ValveCoverSpacers.JPG

    https://medicemfg.com/product_view.php?pid=14

    They have a relief cut in the surface of the spacer to better seal the gasket. What I did was glue the spacers to the heads with RTV. The spacers have a much wider surface that contacts the gasket than the head has. I glued rubber gaskets to the valve covers, and used Gasgacinch between the gasket and spacer.

    In addition, I used these Almack valve cover brackets to more evenly compress the gasket,

    http://www.almackclamps.com/34801.html

    ValveCoverClamps.JPG

    I have high hopes that this will provide a superior seal while still allowing me to remove the covers. The Almack site recommends rubber gaskets with the clamps. We will see how well they seal.
     
  14. Jim Weise

    Jim Weise 1000+HP

    Cliff,
    With TA heads and TA valve covers, Use the Rubber valve cover gaskets and then use black weatherstrip adhesive to glue the gaskets to the covers.. works great, will give many years of service including on an off cycles.. it's what we do with the race car motors, and valve cover leaks are unheard of.

    Factory/oem/repro stamped steel valve covers don't fit TA alum heads properly.. the heads are missing an undercut at the intake flange, which allows the lip of the cover to go over the valve cover rail. Using standard 1/8 thick gaskets, the lip of the cover will bottom out on the upper rail long before the gasket seats. You will never tighten it, and will destroy the covers.

    You have to use their thicker gaskets to accommodate this.. but then the bolts are not long enough... I find it a real PITA... so on my builds, when TA heads and steel valve covers are specified, we recently went to machining the intake flange at the valve cover rail, so the covers fit properly. It's an added expense, but also eliminates the need to buy expensive valve cover gaskets, possibly multiple times.. good investment in doing it right, and very possibly a money saver in the long term.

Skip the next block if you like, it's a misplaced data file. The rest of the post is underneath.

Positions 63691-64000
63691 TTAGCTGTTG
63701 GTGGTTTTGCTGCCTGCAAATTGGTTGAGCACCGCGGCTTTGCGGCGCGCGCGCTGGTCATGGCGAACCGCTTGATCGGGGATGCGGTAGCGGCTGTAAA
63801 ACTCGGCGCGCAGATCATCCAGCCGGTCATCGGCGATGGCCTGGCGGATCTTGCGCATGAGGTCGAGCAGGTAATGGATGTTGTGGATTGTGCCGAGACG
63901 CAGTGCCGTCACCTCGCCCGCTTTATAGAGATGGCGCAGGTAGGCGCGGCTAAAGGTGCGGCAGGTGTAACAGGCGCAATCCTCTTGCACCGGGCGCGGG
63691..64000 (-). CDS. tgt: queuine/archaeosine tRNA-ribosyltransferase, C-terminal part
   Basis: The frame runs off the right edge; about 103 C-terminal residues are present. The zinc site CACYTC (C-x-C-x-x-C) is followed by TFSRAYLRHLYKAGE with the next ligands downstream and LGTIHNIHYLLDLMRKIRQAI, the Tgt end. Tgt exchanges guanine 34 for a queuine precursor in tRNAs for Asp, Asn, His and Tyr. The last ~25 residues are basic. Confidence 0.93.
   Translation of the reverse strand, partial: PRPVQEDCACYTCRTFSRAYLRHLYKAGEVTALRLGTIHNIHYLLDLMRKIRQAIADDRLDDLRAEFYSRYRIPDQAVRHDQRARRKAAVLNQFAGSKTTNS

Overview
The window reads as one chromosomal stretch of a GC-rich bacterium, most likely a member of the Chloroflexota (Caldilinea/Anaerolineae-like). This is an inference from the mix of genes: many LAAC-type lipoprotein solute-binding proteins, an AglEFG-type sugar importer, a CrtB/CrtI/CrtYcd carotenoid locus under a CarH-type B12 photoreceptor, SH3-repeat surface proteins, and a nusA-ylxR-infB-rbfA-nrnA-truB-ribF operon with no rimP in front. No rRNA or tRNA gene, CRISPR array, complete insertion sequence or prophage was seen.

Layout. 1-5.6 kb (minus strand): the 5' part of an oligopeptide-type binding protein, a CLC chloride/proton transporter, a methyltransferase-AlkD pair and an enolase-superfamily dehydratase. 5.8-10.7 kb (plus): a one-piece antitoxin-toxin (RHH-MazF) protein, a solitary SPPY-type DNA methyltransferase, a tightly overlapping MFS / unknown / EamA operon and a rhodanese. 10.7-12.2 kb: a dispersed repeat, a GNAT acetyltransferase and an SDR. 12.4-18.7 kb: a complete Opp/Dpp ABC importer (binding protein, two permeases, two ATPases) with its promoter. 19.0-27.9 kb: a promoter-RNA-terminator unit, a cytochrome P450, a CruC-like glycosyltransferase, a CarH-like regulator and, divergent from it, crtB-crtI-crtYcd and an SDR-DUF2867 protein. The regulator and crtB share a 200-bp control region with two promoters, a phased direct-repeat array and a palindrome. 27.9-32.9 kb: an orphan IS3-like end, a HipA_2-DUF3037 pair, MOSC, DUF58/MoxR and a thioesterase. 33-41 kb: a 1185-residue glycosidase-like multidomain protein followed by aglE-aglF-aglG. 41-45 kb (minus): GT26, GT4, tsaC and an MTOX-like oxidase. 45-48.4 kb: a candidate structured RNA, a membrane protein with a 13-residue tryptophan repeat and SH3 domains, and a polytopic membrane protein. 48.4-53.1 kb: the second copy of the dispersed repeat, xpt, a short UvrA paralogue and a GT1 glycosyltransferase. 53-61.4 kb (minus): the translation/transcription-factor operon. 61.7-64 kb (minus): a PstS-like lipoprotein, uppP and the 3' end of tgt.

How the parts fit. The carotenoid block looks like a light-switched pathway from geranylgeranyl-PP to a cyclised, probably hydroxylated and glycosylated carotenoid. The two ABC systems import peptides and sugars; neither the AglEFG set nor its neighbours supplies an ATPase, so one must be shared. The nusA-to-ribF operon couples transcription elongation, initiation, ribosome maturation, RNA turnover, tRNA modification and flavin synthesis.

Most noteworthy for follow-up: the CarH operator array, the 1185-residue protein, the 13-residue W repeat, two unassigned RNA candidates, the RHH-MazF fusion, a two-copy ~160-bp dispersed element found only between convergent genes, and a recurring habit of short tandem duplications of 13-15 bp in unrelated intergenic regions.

Look at an iron head if your curious about this..

    JW
     
  15. telriv

    telriv Well-Known Member

    How's bout a pic Jim???
     
  16. cjeboyle

    cjeboyle Gold Level Contributor

    Jim and Larry, I appreciate the responses and solid advice.
    Thanks
    Cliff
     
  17. Briz

    Briz Platinum Level Contributor

    Several years ago I bought a set of the Almack clamps and the stamped steel chrome valve covers I had at the time still would not seal around the back lower edge. Finally gave up on that and hadt e factory 430 covers chromed. Use the thick cork gaskets from TA and dont have a problem any more. Still have those clamps hanging on the peg board over my work bench.
     
  18. LARRY70GS

    LARRY70GS a.k.a. "THE WIZARD"

    I'm hoping for better results with the broader surface the spacers provide.
     
  19. Jim Weise

    Jim Weise 1000+HP


    Tom,

    Look just below the valve cover rail, and you will see the undercut that narrows the valve cover rail, on the intake flange.. easy to see on the RH head here.
    DSC02631.JPG

    ON the pic below, with TA STG 1 SE heads, you see the undercut is missing.

    DSC01066.JPG

    Also, compare the width of the valve cover rail, above that front valve cover bolt hole, that shows up in each picture on the Passenger side head.



    JW
     
  20. LARRY70GS

    LARRY70GS a.k.a. "THE WIZARD"

    Jim,
    I see what you are pointing out about the under cut on the stock heads. Every valve cover leak I have ever had occurs at the back of the head on the outside (exhaust side). You smell it immediately as it smokes off the exhaust. I would expect the intake side to be less of a problem, but I guess it could leak there as well.